Russia’s Drug Testing Lab Suspended Until Improvements are Made
The Olympics is considered one of the highest levels of sport competition. Athletes throughout the world come together regardless of political, religious and cultural differences to compete. Even though sports competitions are supposed to be fair, the use of performance enhancing drugs has unfortunately tainted them throughout the years. With the 2014 Winter Olympics in Sochi, Russia around the corner, the World Anti-Doping Agency (WADA) has provisionally suspended the Russian Drug-Testing lab until the lab improves its facilities.
As of this past Sunday, WADA suspended the Moscow Anti-doping Center due to the center's inability to provide reliable drug testing results. The facility has till December 1 to make improvements that would increase WADA's confidence in the center's ability to effectively test athletes. If the center does not change anything, it faces a six-month suspension, which includes the Sochi games. If the Moscow Anti-Doping Center is closed, the drug tests for Sochi 2014 would need to be sent elsewhere, which could cost the city substantially more money. The improvements must be "drafted, finalized, implemented and embedded" by April 2014.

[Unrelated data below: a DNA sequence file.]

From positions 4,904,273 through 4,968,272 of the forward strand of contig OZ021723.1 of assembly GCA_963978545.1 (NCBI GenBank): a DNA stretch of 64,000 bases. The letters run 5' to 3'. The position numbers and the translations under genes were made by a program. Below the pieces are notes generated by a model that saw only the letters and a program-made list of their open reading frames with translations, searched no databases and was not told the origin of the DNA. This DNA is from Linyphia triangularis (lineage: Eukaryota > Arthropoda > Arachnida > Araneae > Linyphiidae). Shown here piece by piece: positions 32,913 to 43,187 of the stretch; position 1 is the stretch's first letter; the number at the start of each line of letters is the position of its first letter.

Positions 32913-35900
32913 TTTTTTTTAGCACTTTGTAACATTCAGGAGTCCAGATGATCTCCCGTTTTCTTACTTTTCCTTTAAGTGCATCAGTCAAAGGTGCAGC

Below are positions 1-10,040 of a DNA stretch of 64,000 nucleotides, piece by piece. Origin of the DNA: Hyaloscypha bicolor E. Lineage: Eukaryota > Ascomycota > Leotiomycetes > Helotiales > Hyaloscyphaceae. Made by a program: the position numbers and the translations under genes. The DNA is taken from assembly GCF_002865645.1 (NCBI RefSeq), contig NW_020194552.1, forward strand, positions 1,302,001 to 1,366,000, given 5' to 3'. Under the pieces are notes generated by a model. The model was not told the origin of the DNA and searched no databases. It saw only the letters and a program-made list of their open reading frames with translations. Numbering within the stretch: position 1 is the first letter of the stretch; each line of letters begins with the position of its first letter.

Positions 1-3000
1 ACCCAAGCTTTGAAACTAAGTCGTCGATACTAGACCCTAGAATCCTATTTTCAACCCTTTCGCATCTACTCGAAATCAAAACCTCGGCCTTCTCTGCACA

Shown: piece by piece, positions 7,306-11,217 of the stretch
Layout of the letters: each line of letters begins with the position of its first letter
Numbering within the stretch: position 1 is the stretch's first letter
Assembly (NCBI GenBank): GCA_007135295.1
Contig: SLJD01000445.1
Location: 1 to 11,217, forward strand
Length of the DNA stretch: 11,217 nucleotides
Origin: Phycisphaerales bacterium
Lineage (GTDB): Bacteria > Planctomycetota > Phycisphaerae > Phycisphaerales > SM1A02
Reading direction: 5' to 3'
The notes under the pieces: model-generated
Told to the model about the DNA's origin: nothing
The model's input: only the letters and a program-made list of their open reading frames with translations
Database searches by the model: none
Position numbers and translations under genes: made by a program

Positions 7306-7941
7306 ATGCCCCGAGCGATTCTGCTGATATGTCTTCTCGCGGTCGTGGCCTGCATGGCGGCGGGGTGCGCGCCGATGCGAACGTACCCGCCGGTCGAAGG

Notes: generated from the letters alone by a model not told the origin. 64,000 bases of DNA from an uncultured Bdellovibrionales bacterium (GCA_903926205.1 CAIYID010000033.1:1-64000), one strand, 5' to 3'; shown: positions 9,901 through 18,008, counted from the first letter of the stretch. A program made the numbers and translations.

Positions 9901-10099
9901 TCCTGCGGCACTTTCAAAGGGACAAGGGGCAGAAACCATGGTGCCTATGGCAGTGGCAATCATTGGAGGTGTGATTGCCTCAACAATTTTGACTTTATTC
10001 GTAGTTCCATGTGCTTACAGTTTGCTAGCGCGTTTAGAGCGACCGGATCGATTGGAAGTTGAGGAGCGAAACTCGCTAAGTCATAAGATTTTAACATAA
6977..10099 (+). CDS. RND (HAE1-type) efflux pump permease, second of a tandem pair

WADA is technically not responsible for any medically-related tasks during the upcoming winter Olympics. WADA has recommended the International Olympic Committee (IOC) about the Moscow Anti-Doping center. According to the Associated Press reported by ABC News, the IOC is "confident that all the necessary measures will be taken and the Sochi lab will be fully functioning during the Games."
"The integrity of the Games-time testing program will remain unaffected by these developments, indeed it will be strengthened," the IOC added.
According to the IOC President, Thomas Bach, there will be 2,453 tests before and during the Olympics. He announced during the World Conference on Doping in Sport that the 1,269 pre-competition drug tests could cost one million dollars. The IOC also stated that the total number of tests would cost millions.